How do you compare Java RPC vs Java Web Services. I have a small hands on experience with Web Services. Now I need to know how RPC compares with Web Services. How does RPC work?

Addition : When do we go for either of the options?

  • Did you mean RMI vs web services? RPC is a language independent solution. I'm interested in Java using RPC (not RMI/REST/etc.) but that may not be what you meant. – Kelly S. French Nov 9 '09 at 15:38

As Daff says, Java RMI itself is really only relevent to Java-to_Java communications. In terms of ease of development these days the degree of coding from the service provider's perspective is pretty similar.

However in addition to performance issues, where the gap between WebServices and RMI is quite variable (for some message sizes there can be negligable difference,) there's another aspect to consider: resilience.

Typically, RMI is easy to set up when one client talks to one server and you don't mind the availability of the client being coupled to that of the single server. Server down, client down, such is life.

In the Web Service case you can quite easily deploy your service to a cluster of servers and, given that you are invoking the Web Service over HTTP, you can easily exploit all the normal network routing and spraying techniques used in larger scale web sites. No special coding needed in the server or the client.

Now, you can get this same level of resilience with RMI, but that requires a slightly better service-provision infrastructure and thats's where the Java EE EJB programming model (or frameworks such as Spring) come in to play. EJB uses RMI over IIOP, a protocol that allows for resilient calling to server instances, transparently dealing with server outages. [It does quite a lot more too, such as secutiry and transactions, but then so can Web Services. Interesting but not part of this discussion.]

Bottom line: For production quality service provision I normally start by creating an service object. I happen to use Java EE EJB 3, other folks use Spring. You can expose that service object as a Web Service or as RMI/IIOP with some very simple configuration/annotation. It's very little effort to pick either or both. My world happens to major on interop, so I tend to expose Web Services. If you have only Java to consider it may give some performance improvement to use RMI/IIOP but this is not guaranteed, you would need to measure perfromance to be sure.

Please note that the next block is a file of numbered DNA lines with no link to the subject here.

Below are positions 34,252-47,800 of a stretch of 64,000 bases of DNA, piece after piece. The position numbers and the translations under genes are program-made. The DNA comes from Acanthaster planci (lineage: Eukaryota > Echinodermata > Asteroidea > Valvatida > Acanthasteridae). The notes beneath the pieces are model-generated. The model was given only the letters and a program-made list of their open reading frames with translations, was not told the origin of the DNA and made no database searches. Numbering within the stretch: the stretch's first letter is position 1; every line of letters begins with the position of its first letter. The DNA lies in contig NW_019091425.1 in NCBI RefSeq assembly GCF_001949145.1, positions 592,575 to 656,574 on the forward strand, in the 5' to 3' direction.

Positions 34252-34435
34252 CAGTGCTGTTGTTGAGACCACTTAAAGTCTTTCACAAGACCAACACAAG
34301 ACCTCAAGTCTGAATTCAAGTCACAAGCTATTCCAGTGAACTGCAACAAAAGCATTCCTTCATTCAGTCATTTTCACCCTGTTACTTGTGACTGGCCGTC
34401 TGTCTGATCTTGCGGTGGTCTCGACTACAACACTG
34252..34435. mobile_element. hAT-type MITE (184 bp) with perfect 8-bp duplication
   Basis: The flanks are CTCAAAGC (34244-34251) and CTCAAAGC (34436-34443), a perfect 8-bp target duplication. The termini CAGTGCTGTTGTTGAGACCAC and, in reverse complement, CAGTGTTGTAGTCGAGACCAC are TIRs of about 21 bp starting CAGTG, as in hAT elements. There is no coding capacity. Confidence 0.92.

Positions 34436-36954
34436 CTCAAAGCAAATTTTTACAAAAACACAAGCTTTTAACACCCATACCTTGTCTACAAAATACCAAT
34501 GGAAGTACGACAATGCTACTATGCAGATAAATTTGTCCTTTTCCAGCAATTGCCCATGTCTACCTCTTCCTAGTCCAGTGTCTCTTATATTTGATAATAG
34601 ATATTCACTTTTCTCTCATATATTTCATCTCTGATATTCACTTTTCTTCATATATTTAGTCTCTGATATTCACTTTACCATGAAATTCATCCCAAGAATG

My guess is, that you mean RMI with Java RPC. The remote method invocation is very Java specific, and therefore quite easy to handle in native Java programs (Java on both sides). It uses a binary format to transfer data and doesn't run over HTTP, so it is probably faster than the webservice solution.

Webservices on the other hand use (in general) a generic format like XML or JSON which can be requested and read by any other remote application. The overhead is bigger (making a http request and serializing/deserializing the data), but the client using a webservice doesn't care how the webservice generated that data and doesn't rely on a certain programming language as long as it is in a specified format.

So which technology you want to use depends on if there might be clients other than Java ones, that want to use your service.


If you are looking at RPC vs Document web-services, this question and the answers may be what you are looking for.


I could explain it, but when someone has a discussion, with code examples, to look at, my response would pale in comparison.

Besides, I am not certain what it is you are asking about, I think terminology may be an issue here.


RPC is used only when there are same platform is being used at both ends EJB is used for Java only.

Q: What if any non Java app wants to access my Service?

A: Thats where Web Services are introduced Web Services can be non Java as well And also used for synchronous as well as asynchronous communication

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